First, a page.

6217 Two Notch Road
Columbia, SC 29204
3750 Fernandina Road
Columbia, SC 29210
Columbia Powersports opened in 1978 as a single line Kawasaki dealer. After two years in business, the original owner incorporated the business and brought in partner Wayne Wilkes, the current owner. In late 1986 the company opened a second location at Top Notch Road under the Columbia Yamaha Suzuki banner. That store still exists, but the original location moved to a 13,000 square foot facility on Fernandina Road. The original owner has since retired, leaving Wilkes at the dealer owner. Sells Yamaha, Kawasaki, Suzuki, BRP and Eton. Sells mostly motorcycles, including off-road bikes. Next come watercraft, then ATV. Also carries PWC and ATV trailers from Triton and Wesco. Employees vary seasonally; currently the staff is at its lowest point of the year with 15.
“Making a profit,” says general manager Bill Bigham. “Competition is pretty stiff and unfortunately, there are a lot of smaller dealerships that come closer to wholesaling. It makes it difficult for us to compete. And shipping costs, too.”
“Sportbikes, as a rule,” says Bigham. “Cruisers are picking up a little bit, they tend to do better in fall. The biggest demand is in sportbikes right now, for us.” Bigham says that nothing really stands out in parts.
CUSTOMER BUYING TRENDS
“What I would say is typical is more affluent,” says Bigham. “It seems like between 20-30 [for sportbikes] and then between 40 and up for cruisers and ATVs and watercraft. As for customer behavior, Bigham says that customers are much more knowledgeable and shop around a lot more now, as well.
“Not at this point,” says Bigham.
PARTS AND SERVICE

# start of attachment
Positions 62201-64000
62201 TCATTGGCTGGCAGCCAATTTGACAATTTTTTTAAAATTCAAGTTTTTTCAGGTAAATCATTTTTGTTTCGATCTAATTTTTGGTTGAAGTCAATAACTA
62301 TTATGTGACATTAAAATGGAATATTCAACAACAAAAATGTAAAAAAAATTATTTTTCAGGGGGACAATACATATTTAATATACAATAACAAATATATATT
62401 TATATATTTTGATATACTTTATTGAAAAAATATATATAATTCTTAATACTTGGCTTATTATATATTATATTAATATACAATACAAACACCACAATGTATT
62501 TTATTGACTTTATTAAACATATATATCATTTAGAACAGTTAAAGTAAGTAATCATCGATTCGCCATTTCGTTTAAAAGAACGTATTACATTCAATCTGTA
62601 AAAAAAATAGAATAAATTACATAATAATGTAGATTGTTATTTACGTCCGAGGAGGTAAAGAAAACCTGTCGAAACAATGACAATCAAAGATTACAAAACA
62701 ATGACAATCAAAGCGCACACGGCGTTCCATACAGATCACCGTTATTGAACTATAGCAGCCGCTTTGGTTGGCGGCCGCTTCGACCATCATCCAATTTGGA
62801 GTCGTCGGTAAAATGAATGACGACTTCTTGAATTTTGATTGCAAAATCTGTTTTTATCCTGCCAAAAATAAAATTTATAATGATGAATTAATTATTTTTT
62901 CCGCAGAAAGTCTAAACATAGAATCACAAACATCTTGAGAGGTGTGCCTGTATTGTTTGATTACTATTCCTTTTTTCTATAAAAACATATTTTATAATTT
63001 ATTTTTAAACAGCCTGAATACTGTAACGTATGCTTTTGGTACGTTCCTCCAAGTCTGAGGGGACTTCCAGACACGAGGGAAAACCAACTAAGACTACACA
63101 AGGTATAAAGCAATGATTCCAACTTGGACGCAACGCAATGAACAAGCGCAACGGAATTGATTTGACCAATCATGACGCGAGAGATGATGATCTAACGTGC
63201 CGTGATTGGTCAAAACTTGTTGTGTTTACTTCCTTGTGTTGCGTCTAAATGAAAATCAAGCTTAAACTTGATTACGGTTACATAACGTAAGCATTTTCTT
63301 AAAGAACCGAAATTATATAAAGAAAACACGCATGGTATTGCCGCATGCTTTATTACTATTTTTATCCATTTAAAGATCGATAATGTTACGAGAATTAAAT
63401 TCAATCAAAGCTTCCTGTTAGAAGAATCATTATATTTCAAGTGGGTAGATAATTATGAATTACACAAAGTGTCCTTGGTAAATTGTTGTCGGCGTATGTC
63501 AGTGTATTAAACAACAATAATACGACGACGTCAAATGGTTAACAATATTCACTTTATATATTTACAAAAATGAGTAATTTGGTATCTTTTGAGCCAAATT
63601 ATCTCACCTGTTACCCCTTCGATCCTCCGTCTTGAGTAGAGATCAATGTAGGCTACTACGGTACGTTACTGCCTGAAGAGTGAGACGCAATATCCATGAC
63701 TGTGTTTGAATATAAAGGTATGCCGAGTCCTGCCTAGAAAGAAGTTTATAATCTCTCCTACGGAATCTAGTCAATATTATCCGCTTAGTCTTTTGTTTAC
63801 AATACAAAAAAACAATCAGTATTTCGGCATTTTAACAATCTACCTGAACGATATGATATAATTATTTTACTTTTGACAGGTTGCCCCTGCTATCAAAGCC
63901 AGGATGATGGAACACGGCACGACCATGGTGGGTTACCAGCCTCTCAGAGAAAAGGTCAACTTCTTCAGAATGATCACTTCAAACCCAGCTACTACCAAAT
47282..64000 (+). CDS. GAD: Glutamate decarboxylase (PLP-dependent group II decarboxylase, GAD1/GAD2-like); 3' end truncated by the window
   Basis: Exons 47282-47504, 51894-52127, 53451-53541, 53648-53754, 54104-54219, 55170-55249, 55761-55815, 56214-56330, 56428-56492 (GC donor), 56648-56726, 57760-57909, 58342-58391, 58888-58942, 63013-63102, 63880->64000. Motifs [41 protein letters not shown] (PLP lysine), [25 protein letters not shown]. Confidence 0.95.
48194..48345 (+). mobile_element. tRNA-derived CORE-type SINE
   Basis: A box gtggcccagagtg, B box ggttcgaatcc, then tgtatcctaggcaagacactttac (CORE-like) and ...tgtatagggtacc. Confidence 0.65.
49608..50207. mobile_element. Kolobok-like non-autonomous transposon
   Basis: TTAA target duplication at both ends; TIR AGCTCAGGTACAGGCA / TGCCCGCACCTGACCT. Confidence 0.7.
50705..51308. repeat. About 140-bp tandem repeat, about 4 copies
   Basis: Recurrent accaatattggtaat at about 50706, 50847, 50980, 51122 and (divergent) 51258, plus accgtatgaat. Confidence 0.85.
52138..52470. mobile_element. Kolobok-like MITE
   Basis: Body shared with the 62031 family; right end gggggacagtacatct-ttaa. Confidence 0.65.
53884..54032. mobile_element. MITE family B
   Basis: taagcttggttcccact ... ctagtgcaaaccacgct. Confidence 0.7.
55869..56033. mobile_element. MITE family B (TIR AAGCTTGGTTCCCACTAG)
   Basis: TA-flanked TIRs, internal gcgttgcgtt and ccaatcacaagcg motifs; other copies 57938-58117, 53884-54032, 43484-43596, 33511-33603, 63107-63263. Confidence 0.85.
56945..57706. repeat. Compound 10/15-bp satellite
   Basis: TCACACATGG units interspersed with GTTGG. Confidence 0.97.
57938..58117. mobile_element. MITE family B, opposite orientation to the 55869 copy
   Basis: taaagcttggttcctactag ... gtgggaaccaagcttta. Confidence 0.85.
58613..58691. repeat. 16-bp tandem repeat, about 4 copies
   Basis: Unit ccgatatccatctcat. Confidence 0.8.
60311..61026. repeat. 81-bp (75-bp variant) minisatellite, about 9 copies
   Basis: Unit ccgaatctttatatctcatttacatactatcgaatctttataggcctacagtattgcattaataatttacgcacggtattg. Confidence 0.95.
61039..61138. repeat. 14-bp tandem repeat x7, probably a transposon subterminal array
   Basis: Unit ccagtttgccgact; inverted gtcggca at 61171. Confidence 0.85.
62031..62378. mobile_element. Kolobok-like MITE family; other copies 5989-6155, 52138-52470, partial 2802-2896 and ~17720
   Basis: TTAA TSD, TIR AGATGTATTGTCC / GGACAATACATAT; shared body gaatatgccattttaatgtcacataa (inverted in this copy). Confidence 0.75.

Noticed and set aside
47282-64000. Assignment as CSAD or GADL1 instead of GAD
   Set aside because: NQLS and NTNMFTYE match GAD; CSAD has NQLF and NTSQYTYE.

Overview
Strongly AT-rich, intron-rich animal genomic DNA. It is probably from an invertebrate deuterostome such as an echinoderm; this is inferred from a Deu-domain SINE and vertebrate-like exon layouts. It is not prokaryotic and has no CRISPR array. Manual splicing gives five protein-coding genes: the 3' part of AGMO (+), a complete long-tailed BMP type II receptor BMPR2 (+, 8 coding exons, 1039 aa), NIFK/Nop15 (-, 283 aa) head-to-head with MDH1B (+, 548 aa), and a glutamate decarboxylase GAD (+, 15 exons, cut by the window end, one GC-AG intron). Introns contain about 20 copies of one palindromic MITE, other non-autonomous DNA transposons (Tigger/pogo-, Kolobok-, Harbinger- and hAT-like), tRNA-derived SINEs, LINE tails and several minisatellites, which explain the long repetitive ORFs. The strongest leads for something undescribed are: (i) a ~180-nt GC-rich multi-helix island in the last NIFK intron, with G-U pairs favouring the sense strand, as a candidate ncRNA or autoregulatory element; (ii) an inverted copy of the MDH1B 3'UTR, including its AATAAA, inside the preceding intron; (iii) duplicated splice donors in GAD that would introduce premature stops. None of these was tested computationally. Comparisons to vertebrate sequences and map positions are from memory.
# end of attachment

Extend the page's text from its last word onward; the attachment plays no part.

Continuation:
Service contributes about 30% to the overall business. Columbia has two manufacturer trained techs and two service writers, one of which takes some service management responsibility. “Unfortunately, in our business it’s very seasonal,” says Bigham “It makes it difficult to maintain technicians. Sometimes you have to carry them when business drops off. It’s feast or famine and then you get backlogs and problems.” To help with the work flow in the service department, Columbia recently turned to a dealer management system. “We have been involved with the Spader System,” says Bigham. “That has helped kind of streamline things. They teach you how to budget and how to show your costs and profits and track them so you know where your weaknesses are.”
PROMOTIONAL HOME RUNS
Columbia Powersports does radio and television advertising, and also takes advantage of manufacturer co-op ad money. “We do have some poker runs and those types of things, but not anything [in store] any more.” Bigham says the dealer found that tactic to be ineffective for the money and effort going into those types of events.
WORDS OF ADVICE
“It used to be, the emphasis when you opened up a business was in the sales,” says Bigham. “I think the emphasis needs to at least split into service and sales instead of just sales or mostly sales. When we first started in the ‘80s it was 75% sales, 25% service and you wouldn’t think you could necessarily make money (in service), it’s just a necessary evil. And that has shifted tremendously. But now, it’s probably 50/50. I think that’s where most places fall down. If they’re going to fall down, it’s in the service area. And that’s what I would recommend. You need to put as much emphasis in that as you do anything.”
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